I’ve always had a thing for fermented foods of all kinds — pickles, miso, yogurt, vinegars, olives, cured meats, beer and wine, even coffee, tea, cheese, and chocolate — but recently I got all fired up about making my own after hearing a talk by the hyperarticulate and hyperzealous Sandor Katz, author of a book I like a lot called Wild Fermentation, a paean to the yeasts and microorganisms that naturally surround us and to the things they can do for us. For Katz, fermentation is a “a health regimen, a gourmet art, a multicultural adventure, a form of activism, and a spiritual path, all rolled into one.”
Fermented foods are the opposite of industrial, processed food, whose processes either deaden or downright destroy the complex bacterial life so prevalent in fermented foods. We’re so paranoid about bacteria: we have antibacterial soaps, antibiotic drugs — and in Japan they have antibacterial underwear! — but there’s really no escaping microscopic bacteria and fungi. We breathe them, and eat billions of them every time we take a bite of something. Every culture on earth makes use of them. They help us digest and they boost our immune systems. We are, quite literally, the descendants of bacteria.
Happily, fermented foods are also chuck full umami, and bring us gripping and varied flavors.
There is much to say about Katz’s book; I’ll try to get around to a full review of it soon.
This sauerkraut couldn’t have been simpler to make. Seven heads of cabbage (4 green and 3 red, all of which turned red in the end), shredded with a Benriner (Japanese mandoline) and a bowlful of tangerine salt were the only ingredients. The only hard part about it is the constant pressing down of the cabbage with your fist; you add a layer of cabbage, salt it about as much as you would normally salt something, make a fist, and press down, which breaks down the cellular structure a bit and allows the salt to draw out the considerable water content of the cabbage. Add another layer, more salt, and press down some more, till you have no more cabbage.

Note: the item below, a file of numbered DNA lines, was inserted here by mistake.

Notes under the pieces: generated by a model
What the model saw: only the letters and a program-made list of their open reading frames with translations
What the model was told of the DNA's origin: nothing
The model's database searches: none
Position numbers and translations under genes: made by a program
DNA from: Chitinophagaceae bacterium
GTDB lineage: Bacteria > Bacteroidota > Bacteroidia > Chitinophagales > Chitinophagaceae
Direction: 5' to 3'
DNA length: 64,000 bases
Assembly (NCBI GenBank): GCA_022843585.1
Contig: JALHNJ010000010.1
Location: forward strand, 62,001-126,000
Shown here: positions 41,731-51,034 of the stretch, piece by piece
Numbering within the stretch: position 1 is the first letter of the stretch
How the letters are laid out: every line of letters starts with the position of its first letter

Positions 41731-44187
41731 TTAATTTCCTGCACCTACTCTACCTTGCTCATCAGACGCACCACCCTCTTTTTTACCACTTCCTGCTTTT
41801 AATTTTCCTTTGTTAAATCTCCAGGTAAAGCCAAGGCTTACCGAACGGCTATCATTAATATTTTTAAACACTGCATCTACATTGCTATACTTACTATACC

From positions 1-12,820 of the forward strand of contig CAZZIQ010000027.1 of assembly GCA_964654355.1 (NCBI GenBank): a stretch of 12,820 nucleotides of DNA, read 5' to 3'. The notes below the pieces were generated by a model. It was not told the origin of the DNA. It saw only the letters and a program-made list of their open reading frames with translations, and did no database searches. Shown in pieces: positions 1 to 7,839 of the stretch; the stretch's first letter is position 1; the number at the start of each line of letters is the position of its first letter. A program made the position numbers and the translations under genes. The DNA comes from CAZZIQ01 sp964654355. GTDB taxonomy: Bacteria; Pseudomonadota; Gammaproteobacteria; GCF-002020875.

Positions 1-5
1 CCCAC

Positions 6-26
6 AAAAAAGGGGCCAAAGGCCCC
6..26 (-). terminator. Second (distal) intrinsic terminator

The crock I’m using is a German one called a Harsch. It’s 20 liters — I was probably a little too optimistic in calculating my kraut-eating capacity when I bought it, so you might want to get a smaller one if you want to join me on this adventure. It has a brilliant design: two stone weights weigh down the food, which quickly becomes submerged in its own juices, brought out by the salt and by the pressing action. The brim has a moat, in which water is poured, thus preventing insects or anything else from getting into the crock. Fermenting time so far has been about three weeks, and the kraut is stunning — tangy and lively and a little sweet, nothing remotely like the canned/jarred kraut served on hot dogs at ball games. It’s really more like a slaw that’s fermented, with just the right notes of complex sour. I can imagine making this with a different salt, perhaps a saffron salt for a new layer of savory goodness, or maybe even adding some julienned young ginger to it. More experiments to come.
Kim chee is on deck for the crock, but I’ve got a few gallons of sauerkraut to get through first. If any of you in the Bay Area would like some, drop me a note and come on over with a container.